The signal usually came as a rap on the wall that separated our row house from the one next to us. I suppose Mr. Joe could have just yelled (row house common walls hardly being soundproof), but a couple simple knuckle raps got the job done just fine.

“Joe’s ready,” my mom, clearing the supper dishes in the kitchen, would say to my dad, who was already putting his coat on and checking to make sure there was film in the camera.

“Yep, here we go again.” Dad said, heading for the door.

“Don’t forget to stop at Willie’s,” my mom called out, as the front door closed.

*  *  *

It was a Christmas Eve ritual. Mr. Joe, in full Santa Claus regalia, with my dad, his trusty wingman, ho-ho-ho-ing their way around the neighborhood to the delight, surprise, and occasional terror of its children.

Eyes wide, mouths open, the really little tykes would wonder at the sight of Santa coming through their door before hustling off to bed in hopes of remaining on his “nice list.” Meanwhile, the older kids got a kick out of playing along for the benefit of their younger siblings, and maybe because a part of them wanted to revisit, if only for a few moments, the magical fantasy that is the jolly fat man in the red suit. As for the parents, while they might put out cookies and milk later, they would offer Santa a considerably more adult beverage now to lighten the burden of his busiest night of the year, not to mention assuring that he would leave even merrier than he had arrived.

Then there were the kids “on the bubble”…the ones who were transitioning from true believers to defiant doubters. My cousin, Carolyn, was in this group, which is why my Uncle Wiilie had asked my mom to remind Joe and Harry to come by on this particular Christmas Eve. For years after, they would enjoy retelling the story of “Santa’s arrival” at Willie’s house on one cold December night in the mid-1950s.

Carolyn, probably between six and seven that year, and her older sister, Lynn, were standing in the living room admiring the Christmas tree that they had just helped decorate, Carolyn undoubtedly taking this as a sure sign that the Santa Claus ruse was, indeed, a ruse—especially since she had previously been under the impression that the red-suited fat guy did the tree decorating, too.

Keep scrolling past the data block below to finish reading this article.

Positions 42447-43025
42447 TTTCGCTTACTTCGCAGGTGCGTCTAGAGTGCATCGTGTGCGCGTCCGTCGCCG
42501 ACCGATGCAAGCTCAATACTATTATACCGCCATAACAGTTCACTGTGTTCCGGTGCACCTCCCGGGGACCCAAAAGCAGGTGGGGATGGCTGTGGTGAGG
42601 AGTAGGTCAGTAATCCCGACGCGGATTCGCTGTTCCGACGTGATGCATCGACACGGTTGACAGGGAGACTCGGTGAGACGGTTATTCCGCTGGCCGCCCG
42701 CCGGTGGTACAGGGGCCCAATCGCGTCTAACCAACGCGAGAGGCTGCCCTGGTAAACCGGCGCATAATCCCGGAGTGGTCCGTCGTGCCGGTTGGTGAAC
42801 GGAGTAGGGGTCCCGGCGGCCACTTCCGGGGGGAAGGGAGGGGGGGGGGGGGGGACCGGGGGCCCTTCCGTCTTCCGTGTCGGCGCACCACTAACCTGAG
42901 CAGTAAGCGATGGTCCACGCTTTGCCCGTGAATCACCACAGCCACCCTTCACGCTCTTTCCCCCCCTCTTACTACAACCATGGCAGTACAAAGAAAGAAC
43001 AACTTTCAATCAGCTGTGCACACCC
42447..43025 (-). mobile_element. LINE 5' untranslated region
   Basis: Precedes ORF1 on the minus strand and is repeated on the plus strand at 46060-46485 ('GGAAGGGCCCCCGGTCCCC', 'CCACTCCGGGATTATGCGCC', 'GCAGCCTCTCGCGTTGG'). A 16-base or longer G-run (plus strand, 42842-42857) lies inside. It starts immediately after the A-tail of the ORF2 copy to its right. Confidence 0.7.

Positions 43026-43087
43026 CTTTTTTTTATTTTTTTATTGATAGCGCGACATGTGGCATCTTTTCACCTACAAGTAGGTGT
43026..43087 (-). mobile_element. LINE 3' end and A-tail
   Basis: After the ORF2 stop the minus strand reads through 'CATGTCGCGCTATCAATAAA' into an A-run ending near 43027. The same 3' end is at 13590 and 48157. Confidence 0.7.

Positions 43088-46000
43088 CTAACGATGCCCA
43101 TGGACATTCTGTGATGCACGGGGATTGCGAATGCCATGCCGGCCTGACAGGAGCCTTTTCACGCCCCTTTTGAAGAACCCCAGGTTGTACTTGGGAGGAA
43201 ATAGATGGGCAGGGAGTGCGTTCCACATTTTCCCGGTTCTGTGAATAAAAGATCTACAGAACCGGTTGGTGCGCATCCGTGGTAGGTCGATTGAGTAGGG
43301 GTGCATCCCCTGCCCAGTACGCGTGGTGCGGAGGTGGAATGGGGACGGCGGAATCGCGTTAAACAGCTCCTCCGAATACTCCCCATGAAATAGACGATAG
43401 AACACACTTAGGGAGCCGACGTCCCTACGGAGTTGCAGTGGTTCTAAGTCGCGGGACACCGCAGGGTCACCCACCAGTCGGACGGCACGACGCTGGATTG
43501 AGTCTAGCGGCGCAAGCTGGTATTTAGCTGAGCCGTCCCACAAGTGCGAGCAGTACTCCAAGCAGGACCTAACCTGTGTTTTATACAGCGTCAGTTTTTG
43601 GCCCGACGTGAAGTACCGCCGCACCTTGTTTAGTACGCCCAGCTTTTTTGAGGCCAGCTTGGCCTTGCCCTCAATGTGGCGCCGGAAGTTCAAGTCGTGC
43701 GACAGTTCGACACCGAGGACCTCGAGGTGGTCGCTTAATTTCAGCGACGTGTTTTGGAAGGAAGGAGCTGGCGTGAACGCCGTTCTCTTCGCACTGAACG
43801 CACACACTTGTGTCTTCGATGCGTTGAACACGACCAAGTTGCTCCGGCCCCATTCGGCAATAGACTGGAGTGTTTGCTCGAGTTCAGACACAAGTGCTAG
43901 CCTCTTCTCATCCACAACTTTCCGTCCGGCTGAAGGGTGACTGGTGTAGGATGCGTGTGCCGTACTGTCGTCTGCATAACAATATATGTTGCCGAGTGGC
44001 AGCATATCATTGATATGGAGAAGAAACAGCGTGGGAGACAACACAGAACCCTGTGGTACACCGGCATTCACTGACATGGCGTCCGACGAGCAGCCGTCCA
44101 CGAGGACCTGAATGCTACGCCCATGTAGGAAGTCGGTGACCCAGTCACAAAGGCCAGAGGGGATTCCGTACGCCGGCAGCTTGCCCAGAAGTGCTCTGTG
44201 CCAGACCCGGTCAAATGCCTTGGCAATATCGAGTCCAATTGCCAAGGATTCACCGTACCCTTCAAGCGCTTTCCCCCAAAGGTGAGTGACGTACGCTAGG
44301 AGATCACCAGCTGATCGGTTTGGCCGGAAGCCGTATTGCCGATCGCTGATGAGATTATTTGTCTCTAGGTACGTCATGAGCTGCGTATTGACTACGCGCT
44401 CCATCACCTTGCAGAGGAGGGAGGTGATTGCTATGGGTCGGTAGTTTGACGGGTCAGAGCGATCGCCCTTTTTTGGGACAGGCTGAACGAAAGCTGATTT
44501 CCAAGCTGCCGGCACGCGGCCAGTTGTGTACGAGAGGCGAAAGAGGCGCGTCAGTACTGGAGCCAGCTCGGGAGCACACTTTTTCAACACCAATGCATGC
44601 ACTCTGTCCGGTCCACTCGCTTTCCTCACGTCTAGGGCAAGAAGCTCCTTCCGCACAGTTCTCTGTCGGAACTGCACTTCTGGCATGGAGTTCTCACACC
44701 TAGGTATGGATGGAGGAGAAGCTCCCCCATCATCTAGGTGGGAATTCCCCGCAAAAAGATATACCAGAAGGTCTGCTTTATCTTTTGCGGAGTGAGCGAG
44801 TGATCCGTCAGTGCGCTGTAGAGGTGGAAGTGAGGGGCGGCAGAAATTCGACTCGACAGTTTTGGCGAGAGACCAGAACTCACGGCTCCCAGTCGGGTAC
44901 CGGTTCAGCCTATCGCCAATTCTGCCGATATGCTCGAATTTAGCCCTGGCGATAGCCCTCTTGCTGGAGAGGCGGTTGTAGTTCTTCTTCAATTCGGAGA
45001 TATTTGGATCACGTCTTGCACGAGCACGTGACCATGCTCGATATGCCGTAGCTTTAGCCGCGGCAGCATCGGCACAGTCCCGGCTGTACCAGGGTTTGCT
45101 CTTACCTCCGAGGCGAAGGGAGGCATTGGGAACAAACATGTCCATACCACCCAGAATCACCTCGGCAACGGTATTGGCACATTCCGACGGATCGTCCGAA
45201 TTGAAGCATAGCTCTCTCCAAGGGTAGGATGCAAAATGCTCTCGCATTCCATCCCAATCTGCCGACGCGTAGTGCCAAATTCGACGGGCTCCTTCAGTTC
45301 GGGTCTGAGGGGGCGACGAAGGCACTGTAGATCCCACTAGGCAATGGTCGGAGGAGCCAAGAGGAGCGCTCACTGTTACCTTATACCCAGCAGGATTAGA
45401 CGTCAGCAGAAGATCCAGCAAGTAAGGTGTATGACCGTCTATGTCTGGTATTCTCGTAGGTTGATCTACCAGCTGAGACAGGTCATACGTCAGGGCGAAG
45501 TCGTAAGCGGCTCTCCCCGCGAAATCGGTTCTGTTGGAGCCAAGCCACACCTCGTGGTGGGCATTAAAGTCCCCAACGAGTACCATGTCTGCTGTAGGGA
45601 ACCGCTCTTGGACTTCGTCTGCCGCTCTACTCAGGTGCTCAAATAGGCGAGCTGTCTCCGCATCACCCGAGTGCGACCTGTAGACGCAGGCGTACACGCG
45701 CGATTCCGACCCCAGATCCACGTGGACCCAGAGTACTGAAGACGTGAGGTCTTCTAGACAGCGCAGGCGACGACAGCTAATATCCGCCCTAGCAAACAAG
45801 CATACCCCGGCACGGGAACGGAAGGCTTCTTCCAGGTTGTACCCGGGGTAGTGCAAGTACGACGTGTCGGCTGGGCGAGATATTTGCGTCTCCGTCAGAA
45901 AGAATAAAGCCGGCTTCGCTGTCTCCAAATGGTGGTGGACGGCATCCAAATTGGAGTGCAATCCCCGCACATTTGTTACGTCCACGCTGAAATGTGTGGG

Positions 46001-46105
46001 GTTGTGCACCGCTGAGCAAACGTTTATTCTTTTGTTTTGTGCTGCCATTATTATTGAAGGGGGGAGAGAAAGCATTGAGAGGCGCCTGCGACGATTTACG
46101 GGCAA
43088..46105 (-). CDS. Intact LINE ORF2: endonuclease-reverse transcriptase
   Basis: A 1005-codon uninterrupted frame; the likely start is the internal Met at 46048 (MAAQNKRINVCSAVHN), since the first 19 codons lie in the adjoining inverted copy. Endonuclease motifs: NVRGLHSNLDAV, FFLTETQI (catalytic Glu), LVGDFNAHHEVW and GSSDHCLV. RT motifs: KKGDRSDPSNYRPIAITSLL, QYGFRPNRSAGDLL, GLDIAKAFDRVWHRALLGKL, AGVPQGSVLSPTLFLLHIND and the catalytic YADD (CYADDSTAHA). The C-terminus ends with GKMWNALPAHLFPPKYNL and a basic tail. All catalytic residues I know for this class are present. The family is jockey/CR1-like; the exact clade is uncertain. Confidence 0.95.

Standing with their backs to the front door, the girls suddenly heard footsteps crunching up the snowy steps, followed by a knock on the door and an extra merry ho-ho-ho. Only Carolyn could tell you what was in her head at that moment but we presume it was something along the lines of, here we go, one of the neighbors doing the old ho-ho-ho routine.

“Carolyn,” my Uncle Willie said, “see who’s at the door.”

Obediently turning to open it, she was startled to look up at none other than the big jolly fat man himself. (Mr. Joe was a very convincing Santa!) “She screamed so loud, it scared me.” Mr. Joe, aka Santa, later said. “Then she turned heel and ran up the stairs, taking like three steps at a time. I never saw anybody move that fast in my life.” No doubt fearful that she’d blown her chance at Christmas largesse by being a non-believer who stayed up past her bedtime, Carolyn was under the covers, eyes squinched shut, before Santa’s black boots crossed the home’s threshold.

While that was, undoubtedly, my cousin’s last Christmas as a believer, its memory lingers…one of many that involved our good friend and neighbor, Mr. Joe.